Bazel consumes a variety of resources on your local machine (both for analyzing the build graph and driving the execution, and for running local actions), this can affect the performance / availability of your machine in performing the build, and also other tasks.
Perhaps the metrics most susceptible to noise (and can vary greatly from build
to build) is time; in particular - wall time, cpu time and system time. You can
use bazel-bench to get
a benchmark for these metrics, and with a sufficient number of
--runs, you can
increase the statistical significance of your measurement.
Wall time is the real world time elapsed.
- If only wall time regresses, we suggest collecting a JSON trace profile and looking for differences. Otherwise, it would likely be more efficient to investigate other regressed metrics as they could have affected the wall time.
CPU time is the time spent by the CPU executing user code.
- If the CPU time regresses across two project commits, we suggest collecting
a Starlark CPU profile. You should probably also use
--nobuildto restrict the build to the analysis phase since that is where most of the CPU heavy work is done.
- If the CPU time regresses across two project commits, we suggest collecting a Starlark CPU profile. You should probably also use
System time is the time spent by the CPU in the kernel.
- If system time regresses, it is mostly correlated with I/O when Bazel reads files from your file system.
System-wide load profiling
flag introduced in Bazel 6.0, the
JSON trace profiler collects the
system load average during the invocation.
Figure 1. Profile that includes system load average.
A high load during a Bazel invocation can be an indication that Bazel schedules
too many local actions in parallel for your machine. You might want to look into
especially in container environments (at least until
#16512 is merged).
Monitoring Bazel memory usage
There are two main sources to get Bazel’s memory usage, Bazel
info and the
bazel info used-heap-size-after-gc: The amount of used memory in bytes after a call to
- Bazel bench provides benchmarks for this metric as well.
- Additionally, there are
committed-heap-size(see documentation), but are less relevant.
MemoryMetrics.peak_post_gc_heap_size: Size of the peak JVM heap size in bytes post GC (requires setting
--memory_profilethat attempts to force a full GC).
A regression in memory usage is usually a result of a regression in build request size metrics, which are often due to addition of dependencies or a change in the rule implementation.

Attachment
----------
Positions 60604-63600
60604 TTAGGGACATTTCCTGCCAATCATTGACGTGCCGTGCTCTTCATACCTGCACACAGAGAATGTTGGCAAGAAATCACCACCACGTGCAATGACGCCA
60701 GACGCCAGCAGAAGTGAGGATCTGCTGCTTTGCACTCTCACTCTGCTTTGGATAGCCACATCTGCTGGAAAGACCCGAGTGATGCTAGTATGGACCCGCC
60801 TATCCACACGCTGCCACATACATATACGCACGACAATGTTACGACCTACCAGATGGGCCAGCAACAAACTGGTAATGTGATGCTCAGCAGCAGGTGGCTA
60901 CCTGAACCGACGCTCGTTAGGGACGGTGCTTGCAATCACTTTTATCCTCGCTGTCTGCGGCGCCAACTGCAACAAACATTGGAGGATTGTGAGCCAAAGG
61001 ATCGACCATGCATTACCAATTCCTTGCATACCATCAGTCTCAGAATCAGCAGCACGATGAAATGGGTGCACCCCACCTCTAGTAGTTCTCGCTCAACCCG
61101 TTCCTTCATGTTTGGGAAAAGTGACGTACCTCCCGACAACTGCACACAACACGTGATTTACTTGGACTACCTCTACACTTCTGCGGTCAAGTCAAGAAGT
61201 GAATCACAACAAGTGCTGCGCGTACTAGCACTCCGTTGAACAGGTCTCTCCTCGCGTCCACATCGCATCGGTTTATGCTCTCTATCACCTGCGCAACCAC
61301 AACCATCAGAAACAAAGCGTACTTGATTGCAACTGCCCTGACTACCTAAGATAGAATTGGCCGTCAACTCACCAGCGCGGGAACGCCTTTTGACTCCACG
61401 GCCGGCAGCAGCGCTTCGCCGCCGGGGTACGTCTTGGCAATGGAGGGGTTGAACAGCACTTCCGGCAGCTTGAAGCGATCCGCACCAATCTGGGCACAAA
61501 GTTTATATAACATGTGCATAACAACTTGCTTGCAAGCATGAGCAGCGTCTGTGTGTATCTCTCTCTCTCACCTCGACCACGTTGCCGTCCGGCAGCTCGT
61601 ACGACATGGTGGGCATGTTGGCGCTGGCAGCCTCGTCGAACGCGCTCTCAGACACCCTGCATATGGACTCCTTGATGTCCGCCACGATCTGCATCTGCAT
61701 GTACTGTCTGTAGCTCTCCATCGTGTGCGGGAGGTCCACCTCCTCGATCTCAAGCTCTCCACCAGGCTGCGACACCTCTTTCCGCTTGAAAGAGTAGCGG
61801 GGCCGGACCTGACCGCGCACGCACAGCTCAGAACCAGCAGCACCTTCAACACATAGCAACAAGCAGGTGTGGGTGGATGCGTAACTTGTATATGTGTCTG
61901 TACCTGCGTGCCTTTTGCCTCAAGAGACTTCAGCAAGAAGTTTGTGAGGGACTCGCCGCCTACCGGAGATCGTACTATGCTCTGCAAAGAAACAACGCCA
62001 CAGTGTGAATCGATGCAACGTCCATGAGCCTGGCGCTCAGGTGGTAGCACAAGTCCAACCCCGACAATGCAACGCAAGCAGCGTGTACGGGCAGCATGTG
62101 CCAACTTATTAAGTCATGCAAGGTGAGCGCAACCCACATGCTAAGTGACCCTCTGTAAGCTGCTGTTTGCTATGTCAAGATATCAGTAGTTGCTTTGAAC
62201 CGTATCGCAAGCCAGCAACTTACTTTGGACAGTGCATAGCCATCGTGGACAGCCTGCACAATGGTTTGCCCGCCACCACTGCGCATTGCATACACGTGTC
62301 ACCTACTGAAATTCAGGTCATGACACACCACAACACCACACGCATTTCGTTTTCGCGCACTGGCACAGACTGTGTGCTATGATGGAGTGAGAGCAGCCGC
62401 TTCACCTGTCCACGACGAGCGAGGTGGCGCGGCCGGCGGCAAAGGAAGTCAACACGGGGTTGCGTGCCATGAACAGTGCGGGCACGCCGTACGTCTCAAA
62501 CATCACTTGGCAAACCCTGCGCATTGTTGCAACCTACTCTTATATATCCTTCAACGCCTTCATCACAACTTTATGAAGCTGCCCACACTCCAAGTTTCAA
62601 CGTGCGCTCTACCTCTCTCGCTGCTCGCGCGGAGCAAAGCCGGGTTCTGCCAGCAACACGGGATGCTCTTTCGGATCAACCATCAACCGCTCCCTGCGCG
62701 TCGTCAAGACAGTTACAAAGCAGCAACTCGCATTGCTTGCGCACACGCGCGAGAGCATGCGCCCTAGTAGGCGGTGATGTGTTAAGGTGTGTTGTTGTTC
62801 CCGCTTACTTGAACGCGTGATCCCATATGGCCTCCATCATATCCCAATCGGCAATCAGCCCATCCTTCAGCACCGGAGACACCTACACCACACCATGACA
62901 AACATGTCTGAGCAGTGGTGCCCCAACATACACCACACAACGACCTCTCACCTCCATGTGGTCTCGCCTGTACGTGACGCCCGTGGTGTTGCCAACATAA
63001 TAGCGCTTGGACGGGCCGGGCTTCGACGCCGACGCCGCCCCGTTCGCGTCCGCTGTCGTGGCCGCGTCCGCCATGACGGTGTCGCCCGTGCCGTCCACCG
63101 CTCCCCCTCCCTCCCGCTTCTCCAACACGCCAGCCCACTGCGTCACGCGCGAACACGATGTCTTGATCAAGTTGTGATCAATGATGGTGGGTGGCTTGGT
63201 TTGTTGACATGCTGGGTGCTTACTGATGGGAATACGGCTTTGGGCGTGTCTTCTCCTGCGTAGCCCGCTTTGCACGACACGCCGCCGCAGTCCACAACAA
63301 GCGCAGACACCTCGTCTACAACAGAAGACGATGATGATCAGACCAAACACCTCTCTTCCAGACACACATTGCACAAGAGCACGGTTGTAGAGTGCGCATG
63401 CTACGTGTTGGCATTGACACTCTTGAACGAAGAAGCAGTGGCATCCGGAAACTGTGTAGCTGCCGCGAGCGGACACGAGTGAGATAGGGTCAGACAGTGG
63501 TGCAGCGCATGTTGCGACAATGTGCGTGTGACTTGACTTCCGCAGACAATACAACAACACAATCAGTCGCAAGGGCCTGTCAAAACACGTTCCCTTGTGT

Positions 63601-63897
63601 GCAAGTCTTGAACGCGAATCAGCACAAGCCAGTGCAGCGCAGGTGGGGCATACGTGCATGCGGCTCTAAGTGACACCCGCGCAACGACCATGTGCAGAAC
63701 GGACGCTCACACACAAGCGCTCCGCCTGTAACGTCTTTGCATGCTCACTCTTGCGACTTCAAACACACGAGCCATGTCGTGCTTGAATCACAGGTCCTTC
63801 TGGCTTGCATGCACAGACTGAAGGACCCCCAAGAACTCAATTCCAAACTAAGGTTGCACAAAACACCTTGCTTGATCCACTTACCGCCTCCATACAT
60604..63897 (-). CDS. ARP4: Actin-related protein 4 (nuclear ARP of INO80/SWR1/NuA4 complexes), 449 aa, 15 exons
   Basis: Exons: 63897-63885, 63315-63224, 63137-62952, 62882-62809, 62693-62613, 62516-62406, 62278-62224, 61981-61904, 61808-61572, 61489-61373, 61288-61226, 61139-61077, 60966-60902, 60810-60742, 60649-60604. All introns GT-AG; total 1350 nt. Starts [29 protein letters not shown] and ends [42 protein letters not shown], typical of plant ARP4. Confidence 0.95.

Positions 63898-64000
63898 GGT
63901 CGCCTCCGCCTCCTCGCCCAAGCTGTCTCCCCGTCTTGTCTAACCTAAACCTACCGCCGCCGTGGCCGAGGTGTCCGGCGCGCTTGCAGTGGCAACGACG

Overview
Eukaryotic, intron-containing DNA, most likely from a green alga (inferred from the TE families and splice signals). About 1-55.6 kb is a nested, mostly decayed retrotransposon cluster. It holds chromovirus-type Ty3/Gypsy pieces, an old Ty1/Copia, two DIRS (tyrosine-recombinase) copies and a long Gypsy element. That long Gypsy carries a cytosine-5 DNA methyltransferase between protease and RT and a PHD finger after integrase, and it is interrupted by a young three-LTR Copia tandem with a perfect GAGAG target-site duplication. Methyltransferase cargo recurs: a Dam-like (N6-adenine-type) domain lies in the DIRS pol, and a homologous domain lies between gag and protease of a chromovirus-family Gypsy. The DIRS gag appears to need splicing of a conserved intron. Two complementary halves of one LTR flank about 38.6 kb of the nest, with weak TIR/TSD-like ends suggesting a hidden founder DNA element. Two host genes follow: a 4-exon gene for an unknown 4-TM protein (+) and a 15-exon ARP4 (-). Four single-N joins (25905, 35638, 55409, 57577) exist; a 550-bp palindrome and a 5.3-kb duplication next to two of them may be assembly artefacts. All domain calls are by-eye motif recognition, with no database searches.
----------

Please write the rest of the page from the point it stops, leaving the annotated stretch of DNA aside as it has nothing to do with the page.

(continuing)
To analyze Bazel’s memory footprint on a more granular level, we recommend using the built-in memory profiler for rules.
Memory profiling of persistent workers
While persistent workers can help to speed up builds
significantly (especially for interpreted languages) their memory footprint can
be problematic. Bazel collects metrics on its workers, in particular, the
WorkerMetrics.WorkerStats.worker_memory_in_kb field tells how much memory
workers use (by mnemonic).
The JSON trace profiler also
collects persistent worker memory usage during the invocation by passing in the
flag (new in Bazel 6.0).
Figure 2. Profile that includes workers memory usage.
Lowering the value of
(default 4) might help to reduce
the amount of memory used by persistent workers. We are actively working on
making Bazel’s resource manager and scheduler smarter so that such fine tuning
will be required less often in the future.
Monitoring network traffic for remote builds
In remote execution, Bazel downloads artifacts that were built as a result of executing actions. As such, your network bandwidth can affect the performance of your build.
If you are using remote execution for your builds, you might want to consider
monitoring the network traffic during the invocation using the
NetworkMetrics.SystemNetworkStats proto from the BEP
Furthermore, JSON trace profiles
allow you to view system-wide network usage throughout the course of the build
by passing the
--experimental_collect_system_network_usage flag (new in Bazel
Figure 3. Profile that includes system-wide network usage.
A high but rather flat network usage when using remote execution might indicate
that network is the bottleneck in your build; if you are not using it already,
consider turning on Build without the Bytes by passing
This will speed up your builds by avoiding the download of unnecessary intermediate artifacts.
Another option is to configure a local disk cache to save on download bandwidth.